Were any of you able to attend the Electric Home Tour on Saturday? If so, I’d love to hear what you took away from the homes that you visited. The tour is a well organized event with hosts who share real-world information on the process and outcome of different types of electrification. Since few of us get excited about redoing our HVAC or water heating -- it’s daunting just contemplating it -- it can be helpful to look at, listen to, and even try out some electric appliances (or vehicles!), and talk with people to get recommendations for contractors, products, etc.
I wasn’t able to participate this year -- I was sick! -- but I’ve seen some of the materials that homeowners shared and I’ve talked with a few tour participants. One thing that is clear is that these efficient electric appliances are more common than you think, quieter than you think, and the bills are lower than you think.
I’d also say that people seem more concerned these days about the potential for high gas prices than they have in the past. One motivation for doing some electrification is to get some protection from gas price spikes.
Finally, I’d say that talking with people teaches you that there are many ways to begin, that it’s very normal to spread this out over many years, and there are both low-cost and high-cost approaches.
A low-cost approach might start with some of these:
- Put LED lights in the 3-4 places where you use light the most.
- Put one mini-split in the main room of your home for heating and cooling. This will add comfort in summer and greatly reduce your need for gas heating in winter.
- Replace your gas tank water heater when yours is on the older side (8-10 years). There are rebates for this, it’s usually a straight forward swap, and it’s about one-third of your home’s gas use.
- Buy an e-bike or low-cost used EV (e.g., a Fiat 500e) for your local transportation. Charge it from a standard outlet.
- Make sure that you have decent roof insulation. Consider a smart thermostat and/or window shades on the sunniest windows.
You can of course spend a lot more money if you want. Higher-cost approaches include long-range cars with fast charging, more comprehensive electric heating, split system high-capacity water heaters, solar roofs and home batteries, upgraded electric panels, and more. It’s okay to do all of this if you can afford it. But you can spend much less and still make a huge dent in your gas use while also making your home more comfortable and your transportation more fun and quieter with the convenience of at-home charging. Many of the homes on the tour seem to have done everything, but it often happened over a long period of time. You just need to start somewhere. That is the most important thing.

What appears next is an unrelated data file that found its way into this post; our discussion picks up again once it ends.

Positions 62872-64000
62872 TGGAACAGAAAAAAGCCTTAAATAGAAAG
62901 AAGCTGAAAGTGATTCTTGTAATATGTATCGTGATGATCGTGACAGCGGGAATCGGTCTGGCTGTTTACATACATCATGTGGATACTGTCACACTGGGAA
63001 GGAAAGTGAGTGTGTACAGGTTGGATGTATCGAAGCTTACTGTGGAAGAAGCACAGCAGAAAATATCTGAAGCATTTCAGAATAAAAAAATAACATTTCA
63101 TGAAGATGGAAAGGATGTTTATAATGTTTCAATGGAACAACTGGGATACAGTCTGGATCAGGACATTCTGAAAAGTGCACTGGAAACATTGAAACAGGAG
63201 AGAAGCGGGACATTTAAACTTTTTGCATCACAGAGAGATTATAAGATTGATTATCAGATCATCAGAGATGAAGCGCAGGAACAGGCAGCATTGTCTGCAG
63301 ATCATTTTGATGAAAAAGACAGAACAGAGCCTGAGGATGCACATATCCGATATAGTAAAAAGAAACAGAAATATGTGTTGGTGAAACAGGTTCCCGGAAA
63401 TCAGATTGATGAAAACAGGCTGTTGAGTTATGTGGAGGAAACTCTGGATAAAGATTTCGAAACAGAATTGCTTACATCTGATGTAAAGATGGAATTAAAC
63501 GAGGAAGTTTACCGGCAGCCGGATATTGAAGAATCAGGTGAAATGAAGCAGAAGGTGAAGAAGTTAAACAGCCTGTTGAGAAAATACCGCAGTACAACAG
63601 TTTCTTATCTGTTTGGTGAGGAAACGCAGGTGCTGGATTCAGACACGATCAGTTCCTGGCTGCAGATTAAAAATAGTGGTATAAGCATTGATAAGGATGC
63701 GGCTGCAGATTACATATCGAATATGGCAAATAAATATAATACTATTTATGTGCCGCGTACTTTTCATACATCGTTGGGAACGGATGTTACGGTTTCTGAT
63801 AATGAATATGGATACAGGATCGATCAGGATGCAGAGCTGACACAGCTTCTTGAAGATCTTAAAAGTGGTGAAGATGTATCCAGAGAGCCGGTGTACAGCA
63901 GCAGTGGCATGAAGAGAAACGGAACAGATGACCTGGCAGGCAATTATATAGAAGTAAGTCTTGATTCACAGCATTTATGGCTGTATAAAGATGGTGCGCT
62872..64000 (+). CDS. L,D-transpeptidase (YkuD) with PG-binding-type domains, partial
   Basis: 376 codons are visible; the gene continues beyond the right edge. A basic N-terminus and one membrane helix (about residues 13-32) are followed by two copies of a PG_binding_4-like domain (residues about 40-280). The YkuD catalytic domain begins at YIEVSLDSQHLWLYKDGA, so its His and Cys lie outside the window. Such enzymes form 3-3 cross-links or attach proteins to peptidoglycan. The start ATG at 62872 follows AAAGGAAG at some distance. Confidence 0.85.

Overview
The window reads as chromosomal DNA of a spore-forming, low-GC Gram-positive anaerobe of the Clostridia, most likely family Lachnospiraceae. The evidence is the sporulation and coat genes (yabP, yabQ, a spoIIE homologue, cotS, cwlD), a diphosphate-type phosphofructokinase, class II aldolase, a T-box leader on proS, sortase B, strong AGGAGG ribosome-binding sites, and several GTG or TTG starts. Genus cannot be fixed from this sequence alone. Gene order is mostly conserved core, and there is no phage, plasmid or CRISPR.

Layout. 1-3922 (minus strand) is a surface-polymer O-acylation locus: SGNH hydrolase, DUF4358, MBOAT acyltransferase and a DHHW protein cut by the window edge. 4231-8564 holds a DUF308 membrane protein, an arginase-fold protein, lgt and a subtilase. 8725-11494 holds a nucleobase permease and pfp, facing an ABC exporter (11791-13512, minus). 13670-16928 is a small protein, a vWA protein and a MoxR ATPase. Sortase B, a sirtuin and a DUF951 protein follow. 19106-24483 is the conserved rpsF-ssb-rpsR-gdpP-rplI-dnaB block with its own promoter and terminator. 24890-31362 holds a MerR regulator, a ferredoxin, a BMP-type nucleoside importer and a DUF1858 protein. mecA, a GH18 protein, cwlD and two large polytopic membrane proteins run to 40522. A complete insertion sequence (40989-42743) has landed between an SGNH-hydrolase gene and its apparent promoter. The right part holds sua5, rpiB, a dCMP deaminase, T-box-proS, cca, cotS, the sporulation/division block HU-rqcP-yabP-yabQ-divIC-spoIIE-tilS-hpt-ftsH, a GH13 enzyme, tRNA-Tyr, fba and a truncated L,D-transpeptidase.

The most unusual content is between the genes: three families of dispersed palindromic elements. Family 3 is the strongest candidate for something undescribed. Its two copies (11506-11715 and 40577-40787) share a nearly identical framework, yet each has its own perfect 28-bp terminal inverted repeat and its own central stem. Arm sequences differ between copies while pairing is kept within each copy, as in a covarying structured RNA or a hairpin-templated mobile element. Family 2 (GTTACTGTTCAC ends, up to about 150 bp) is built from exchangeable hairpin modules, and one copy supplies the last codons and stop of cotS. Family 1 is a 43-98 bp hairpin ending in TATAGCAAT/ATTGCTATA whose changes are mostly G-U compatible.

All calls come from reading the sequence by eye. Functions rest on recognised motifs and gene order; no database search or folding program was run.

As many homeowners mentioned, you can get help on efficiency and electrification improvements from your local power provider. Palo Alto makes it very easy to swap out your water heater or evaluate your home’s efficiency. Silicon Valley Clean Energy will help you find products, rebates, and contractors. Peninsula Clean Energy offers multiple rebates and zero-interest loans. good rebates on water heaters and used EVs. Rewiring America offers a helpful calculator to understand federal incentives.
Finally, one tip that I always share with people is to install a circuit monitor when you put in electric heating. A monitor is inexpensive and simple to install, and it will provide helpful information if you are wondering about your bill or trying to figure out how to reduce your use.
If you went on the tour, what were your takeaways?
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